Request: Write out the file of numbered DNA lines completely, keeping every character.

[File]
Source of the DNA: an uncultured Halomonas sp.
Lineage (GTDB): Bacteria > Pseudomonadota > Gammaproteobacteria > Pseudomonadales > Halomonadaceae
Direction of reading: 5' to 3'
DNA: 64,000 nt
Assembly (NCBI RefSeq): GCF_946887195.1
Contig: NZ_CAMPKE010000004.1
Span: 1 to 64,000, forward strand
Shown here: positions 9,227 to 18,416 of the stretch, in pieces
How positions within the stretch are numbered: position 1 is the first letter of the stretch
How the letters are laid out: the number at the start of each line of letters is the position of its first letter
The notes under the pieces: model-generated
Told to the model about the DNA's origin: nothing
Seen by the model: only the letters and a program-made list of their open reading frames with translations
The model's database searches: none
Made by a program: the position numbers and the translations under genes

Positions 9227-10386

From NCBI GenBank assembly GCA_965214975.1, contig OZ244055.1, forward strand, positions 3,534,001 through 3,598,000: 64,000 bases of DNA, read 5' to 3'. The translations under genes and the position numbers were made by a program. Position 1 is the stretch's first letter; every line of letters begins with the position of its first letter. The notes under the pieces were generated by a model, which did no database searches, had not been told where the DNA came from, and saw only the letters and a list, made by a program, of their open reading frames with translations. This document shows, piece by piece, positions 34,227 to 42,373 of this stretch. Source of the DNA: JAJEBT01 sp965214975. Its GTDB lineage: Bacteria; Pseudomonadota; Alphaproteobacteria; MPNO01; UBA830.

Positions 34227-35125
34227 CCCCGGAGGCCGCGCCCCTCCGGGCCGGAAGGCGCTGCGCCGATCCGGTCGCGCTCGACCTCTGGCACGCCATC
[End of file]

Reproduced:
Source of the DNA: an uncultured Halomonas sp.
Lineage (GTDB): Bacteria > Pseudomonadota > Gammaproteobacteria > Pseudomonadales > Halomonadaceae
Direction of reading: 5' to 3'
DNA: 64,000 nt
Assembly (NCBI RefSeq): GCF_946887195.1
Contig: NZ_CAMPKE010000004.1
Span: 1 to 64,000, forward strand
Shown here: positions 9,227 to 18,416 of the stretch, in pieces
How positions within the stretch are numbered: position 1 is the first letter of the stretch
How the letters are laid out: the number at the start of each line of letters is the position of its first letter
The notes under the pieces: model-generated
Told to the model about the DNA's origin: nothing
Seen by the model: only the letters and a program-made list of their open reading frames with translations
The model's database searches: none
Made by a program: the position numbers and the translations under genes

Positions 9227-10386

From NCBI GenBank assembly GCA_965214975.1, contig OZ244055.1, forward strand, positions 3,534,001 through 3,598,000: 64,000 bases of DNA, read 5' to 3'. The translations under genes and the position numbers were made by a program. Position 1 is the stretch's first letter; every line of letters begins with the position of its first letter. The notes under the pieces were generated by a model, which did no database searches, had not been told where the DNA came from, and saw only the letters and a list, made by a program, of their open reading frames with translations. This document shows, piece by piece, positions 34,227 to 42,373 of this stretch. Source of the DNA: JAJEBT01 sp965214975. Its GTDB lineage: Bacteria; Pseudomonadota; Alphaproteobacteria; MPNO01; UBA830.

Positions 34227-35125
34227 CCCCGGAGGCCGCGCCCCTCCGGGCCGGAAGGCGCTGCGCCGATCCGGTCGCGCTCGACCTCTGGCACGCCATC